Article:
The Cord (Wilfrid Laurier University)
WATERLOO (CUP) — According to various experts on the Internet, I’m eight weeks and craving cherry Jell-O.
Allegedly, by letting you all know this, I am spreading an important message about breast cancer. What that message is, I’m not entirely sure.
At this point, most female Facebook users have gotten a message from a fellow woman urging her friends to “keep men guessing” and to help spread breast cancer awareness through cutesy games involving status mash-ups of their birthdays, where they put their purse and the colour of their bra.
But one cannot spread awareness through a message that is intentionally cryptic. These silly games just prove that few people understand what awareness actually means.
Awareness is just as relevant and important as fundraising. However, the point of awareness — real awareness — is not to simply let the world know that you think breast cancer or autism is a bad thing.
Let’s face it: anyone with a conscience thinks that breast cancer, autism, depression, homophobia and world hunger are bad things. Affirming that you feel this way via a Facebook status — yes, even if you make that message your status for a whole hour — does not do anything to solve that problem. If anything, it only appears self-serving and makes the person posting look painfully naÃ¯ve.
In December of 2010, I was just as annoyed as the next sensible person at the number of my friends changing their profile pictures to images of Pinocchio, Rainbow Brite and Scooby Doo as part of a “campaign to end child abuse.” It turns out the original attempt to get users to change their pictures to those of cartoon characters had nothing to do with child abuse — the so-called “campaign” was tacked on later.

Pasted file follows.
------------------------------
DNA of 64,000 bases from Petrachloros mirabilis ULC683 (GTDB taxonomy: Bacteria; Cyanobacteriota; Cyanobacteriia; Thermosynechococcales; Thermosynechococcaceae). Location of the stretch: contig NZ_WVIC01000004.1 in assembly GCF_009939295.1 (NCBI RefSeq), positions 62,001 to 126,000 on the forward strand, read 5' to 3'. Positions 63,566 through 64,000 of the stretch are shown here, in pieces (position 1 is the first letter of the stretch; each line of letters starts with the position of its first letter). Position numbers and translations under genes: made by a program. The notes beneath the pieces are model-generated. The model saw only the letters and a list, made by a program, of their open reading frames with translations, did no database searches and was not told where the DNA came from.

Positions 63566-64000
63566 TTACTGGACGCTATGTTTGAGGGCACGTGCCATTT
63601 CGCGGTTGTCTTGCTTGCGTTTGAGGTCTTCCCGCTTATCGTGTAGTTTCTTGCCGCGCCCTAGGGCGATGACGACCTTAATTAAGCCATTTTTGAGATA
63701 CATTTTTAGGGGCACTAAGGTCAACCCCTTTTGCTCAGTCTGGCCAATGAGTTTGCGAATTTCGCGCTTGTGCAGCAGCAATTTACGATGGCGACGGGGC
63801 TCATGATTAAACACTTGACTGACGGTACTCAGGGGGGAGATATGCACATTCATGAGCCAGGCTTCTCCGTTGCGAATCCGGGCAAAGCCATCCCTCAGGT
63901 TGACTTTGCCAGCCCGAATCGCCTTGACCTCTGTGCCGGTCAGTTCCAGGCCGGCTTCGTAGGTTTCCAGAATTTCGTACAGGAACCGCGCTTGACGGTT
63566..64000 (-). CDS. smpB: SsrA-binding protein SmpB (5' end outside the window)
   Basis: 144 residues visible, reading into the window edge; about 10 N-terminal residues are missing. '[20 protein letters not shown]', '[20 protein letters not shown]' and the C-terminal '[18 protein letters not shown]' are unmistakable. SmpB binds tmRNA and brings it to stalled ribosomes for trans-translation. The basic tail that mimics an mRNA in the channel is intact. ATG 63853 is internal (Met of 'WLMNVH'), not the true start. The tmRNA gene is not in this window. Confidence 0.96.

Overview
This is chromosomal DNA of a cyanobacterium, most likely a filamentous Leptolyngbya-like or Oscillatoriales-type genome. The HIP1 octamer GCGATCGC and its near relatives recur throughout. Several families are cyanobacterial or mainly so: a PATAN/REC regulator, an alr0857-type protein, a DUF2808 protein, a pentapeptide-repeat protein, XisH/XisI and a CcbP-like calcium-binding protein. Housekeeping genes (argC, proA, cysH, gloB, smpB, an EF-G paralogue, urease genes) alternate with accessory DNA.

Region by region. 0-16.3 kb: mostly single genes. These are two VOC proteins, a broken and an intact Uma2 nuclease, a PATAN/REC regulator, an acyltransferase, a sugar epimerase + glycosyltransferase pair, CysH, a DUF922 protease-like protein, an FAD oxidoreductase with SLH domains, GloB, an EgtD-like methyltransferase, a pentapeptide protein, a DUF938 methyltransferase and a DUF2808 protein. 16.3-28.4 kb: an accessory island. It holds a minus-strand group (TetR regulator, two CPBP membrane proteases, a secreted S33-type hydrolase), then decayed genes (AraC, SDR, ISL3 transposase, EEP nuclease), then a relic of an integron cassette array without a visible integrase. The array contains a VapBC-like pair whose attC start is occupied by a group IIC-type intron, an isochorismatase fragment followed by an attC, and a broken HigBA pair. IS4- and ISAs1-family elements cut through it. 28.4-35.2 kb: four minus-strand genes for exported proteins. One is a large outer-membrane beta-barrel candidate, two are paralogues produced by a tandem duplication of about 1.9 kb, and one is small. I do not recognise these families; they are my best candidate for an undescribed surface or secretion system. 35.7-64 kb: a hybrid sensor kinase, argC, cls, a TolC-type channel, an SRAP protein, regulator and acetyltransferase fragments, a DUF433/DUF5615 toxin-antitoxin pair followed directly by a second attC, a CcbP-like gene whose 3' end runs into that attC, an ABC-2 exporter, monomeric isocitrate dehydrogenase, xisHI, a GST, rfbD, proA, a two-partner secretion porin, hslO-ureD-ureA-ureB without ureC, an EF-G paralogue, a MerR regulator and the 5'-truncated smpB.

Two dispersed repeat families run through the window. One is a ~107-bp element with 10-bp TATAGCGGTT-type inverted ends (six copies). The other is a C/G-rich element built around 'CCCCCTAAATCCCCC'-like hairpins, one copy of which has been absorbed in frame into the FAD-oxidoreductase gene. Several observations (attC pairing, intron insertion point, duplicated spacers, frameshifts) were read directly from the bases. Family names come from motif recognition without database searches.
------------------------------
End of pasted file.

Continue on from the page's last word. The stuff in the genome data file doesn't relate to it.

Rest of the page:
When I witnessed people who kidded themselves into believing that these actions were helping (including some who thought, for some reason, that money was being raised), all I could do was shake my head in disbelief that grown people could be so easily swayed by the hive-mind.
True awareness means spreading facts about the problems and showing people ways that they can help. Awareness is relevant because it leads to more people taking an interest in that particular subject. This can lead to more fundraising campaigns and support for research.
It means letting people know, for example, that one in eight women will develop breast cancer in their lifetime and that regular breast examinations are the most effective way to detect and treat tumours early.
Many of these facts are unpleasant and will make people uncomfortable. But that is often the best way to get people to take action. When someone truly understands that something like cancer, abuse or poverty could affect them, then they can become motivated to help, even if it’s through small actions.
In a month and a half, Movember will kick off and hundreds of men will sport moustaches to support research for prostate cancer. Last year, a very small team of Laurier students managed to raise close to $5,000 in support of the cause.
These young men deserve applause for actually getting out and making an effort to contribute to something they cared about. Unfortunately, a large number of males chose to use the month as an excuse to grow an ironic mustache free of judgment and then proceeded to tell others that they were “doing Movember.” Individuals who do this only insult those who have actually put in the time and effort to raise funds and increase public engagement.
If you are truly interested in helping a cause but don’t necessarily have the funds to support it directly, there is still plenty you can do. You can volunteer with an organization which raises money for a cause. You can attend fundraising events and encourage your friends to do the same. You can be the change that you think is necessary.
The goal is to get more people involved in a cause, not to alienate and annoy people while you giggle in front of your laptop.